The All-inclusive Trap

Searching for winter sun, an escape from the dreary, grey drizzle or the bitter winds of this UK winter means travelling long-haul. The options are: far east [Thailand etc], Africa [tried, tested and now not tempted] or Caribbean. We’ve sampled a few islands in the West Indies now, with pleasing results, Barbados and Antigua having proved particularly lovely destinations. Mexico, last year’s experiment boasted beautiful weather but was less fun in that there were few options outside of the hotel.
And here’s the difficulty. In choosing a Caribbean or most other long-haul destination you are stuck in the inevitable groove of ‘all-inclusive’ deal, as after intensive research we have found it to be cheaper than either flying and booking hotels separately or B&B. An all-inclusive deal is likely to mean a vast, corporate hotel sprawling on a coastal strip and boasting several restaurants, bars, pools, terraces, a spa, a gym, shops, ‘entertainment’, beach with loungers and umbrellas and the ubiquitous ‘buffet’.
Hotels like these are betting on the hunch that most guests prefer to stay within the confines of the hotel complex and couldn’t give a cow’s udder about setting foot outside the gate to meander in the environs and hobnob with the locals. And it is true for many, who like to get up, sling their beach towels on their preferred loungers, wander into breakfast, order a cocktail and slump then slump on their sun bed until a member of staff bearing a tray offers more refreshment. There’ll be a further stint of slumping followed by lunch…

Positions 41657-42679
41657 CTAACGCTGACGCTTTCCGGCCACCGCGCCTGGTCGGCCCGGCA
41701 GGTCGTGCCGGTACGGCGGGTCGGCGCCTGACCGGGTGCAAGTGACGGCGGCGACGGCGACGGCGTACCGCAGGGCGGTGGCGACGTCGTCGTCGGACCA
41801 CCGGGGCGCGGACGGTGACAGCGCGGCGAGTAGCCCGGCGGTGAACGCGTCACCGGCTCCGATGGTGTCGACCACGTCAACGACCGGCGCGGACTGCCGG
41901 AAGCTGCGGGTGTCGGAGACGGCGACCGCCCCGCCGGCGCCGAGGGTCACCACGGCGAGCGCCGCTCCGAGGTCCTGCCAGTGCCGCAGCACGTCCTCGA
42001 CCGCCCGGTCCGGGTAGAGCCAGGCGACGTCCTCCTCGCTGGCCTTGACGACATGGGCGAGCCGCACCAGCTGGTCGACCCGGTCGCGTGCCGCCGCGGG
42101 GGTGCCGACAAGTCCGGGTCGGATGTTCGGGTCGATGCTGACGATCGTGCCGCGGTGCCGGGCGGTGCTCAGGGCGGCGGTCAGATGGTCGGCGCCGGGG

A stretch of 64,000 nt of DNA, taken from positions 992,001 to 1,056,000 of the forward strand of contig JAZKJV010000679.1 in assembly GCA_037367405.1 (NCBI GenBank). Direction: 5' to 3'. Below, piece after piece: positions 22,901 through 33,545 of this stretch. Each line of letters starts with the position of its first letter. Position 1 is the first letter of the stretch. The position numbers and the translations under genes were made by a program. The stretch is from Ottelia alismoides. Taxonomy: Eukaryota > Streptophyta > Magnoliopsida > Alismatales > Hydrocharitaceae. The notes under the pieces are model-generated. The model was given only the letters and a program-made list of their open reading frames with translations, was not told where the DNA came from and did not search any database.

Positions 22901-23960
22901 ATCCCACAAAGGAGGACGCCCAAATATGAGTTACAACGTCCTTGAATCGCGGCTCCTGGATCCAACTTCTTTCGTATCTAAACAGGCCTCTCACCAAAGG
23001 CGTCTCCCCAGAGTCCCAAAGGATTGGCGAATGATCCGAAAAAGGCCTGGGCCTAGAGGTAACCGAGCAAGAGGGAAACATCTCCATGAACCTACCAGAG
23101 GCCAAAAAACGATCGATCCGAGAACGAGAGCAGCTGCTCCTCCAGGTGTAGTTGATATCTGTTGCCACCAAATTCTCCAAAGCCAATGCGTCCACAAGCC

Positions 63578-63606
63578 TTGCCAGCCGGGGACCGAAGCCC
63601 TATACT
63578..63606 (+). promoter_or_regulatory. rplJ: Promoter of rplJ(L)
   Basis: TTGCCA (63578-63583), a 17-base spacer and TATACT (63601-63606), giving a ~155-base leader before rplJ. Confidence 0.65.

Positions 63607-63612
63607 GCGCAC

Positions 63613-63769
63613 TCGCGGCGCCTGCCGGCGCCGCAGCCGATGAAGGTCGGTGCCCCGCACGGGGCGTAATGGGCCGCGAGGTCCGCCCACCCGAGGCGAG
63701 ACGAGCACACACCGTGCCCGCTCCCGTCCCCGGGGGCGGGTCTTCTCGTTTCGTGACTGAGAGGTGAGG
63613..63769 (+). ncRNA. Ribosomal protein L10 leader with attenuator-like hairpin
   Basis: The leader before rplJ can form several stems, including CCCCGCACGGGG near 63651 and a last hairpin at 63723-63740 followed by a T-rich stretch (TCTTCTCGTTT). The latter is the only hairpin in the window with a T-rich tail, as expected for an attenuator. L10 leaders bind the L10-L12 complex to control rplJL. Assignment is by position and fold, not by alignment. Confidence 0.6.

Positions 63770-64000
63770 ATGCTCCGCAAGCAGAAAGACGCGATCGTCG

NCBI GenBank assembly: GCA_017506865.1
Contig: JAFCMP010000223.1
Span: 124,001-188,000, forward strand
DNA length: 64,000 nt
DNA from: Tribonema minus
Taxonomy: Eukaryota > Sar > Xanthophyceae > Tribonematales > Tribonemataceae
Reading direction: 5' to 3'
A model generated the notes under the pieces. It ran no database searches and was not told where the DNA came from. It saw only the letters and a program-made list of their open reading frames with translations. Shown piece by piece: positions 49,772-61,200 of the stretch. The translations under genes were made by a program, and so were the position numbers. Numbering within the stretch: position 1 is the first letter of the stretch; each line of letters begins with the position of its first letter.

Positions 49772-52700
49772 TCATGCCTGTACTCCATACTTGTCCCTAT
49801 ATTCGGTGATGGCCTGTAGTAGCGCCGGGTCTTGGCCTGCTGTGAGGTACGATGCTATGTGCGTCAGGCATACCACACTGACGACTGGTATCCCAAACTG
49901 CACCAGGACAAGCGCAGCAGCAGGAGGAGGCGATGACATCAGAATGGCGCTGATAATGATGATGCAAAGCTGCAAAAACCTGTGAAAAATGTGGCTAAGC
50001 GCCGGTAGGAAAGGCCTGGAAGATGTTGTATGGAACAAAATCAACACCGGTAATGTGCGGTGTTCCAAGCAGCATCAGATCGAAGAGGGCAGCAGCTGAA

For some with a more active schedule in mind there might be a short session of aquarobics or pool volleyball-but then it’s back to the more serious business of slumping, punctuated by propping up one of the many bars.
We can manage a day or so of this, given sunny weather and a beach walk. But after a while some ennui creeps in. This is when we need to get out.
On our recent trip to Cuba the few days in Havana was perfect. We had breakfast in the hotel, we were within walking distance of the delights of the city and had the remains of our days free, at liberty to explore. Once we’d moved to the beach hotel, however there was a short stretch of beach to walk and everything else required a taxi or a bus ride-both of which we did. In one direction lay a sterile and uninspiring marina; in the other the town yielded more sightseeing and entertainment and it was there that we avoided incarceration.
One of the reasons for avoiding cruises is the enforced imprisonment aboard a floating, all-inclusive hotel, with nothing to do but eat and drink.
Our next expedition, already in the planning stages will be very different, involving an extensive road trip by camper van. On our journey we’ll stay where we want for as long as we want, moving on when we’ve had enough of a place and opting to explore by foot or bicycle. What a pity we can’t take the van to winter sun destinations!


		
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Fresh from Cuba-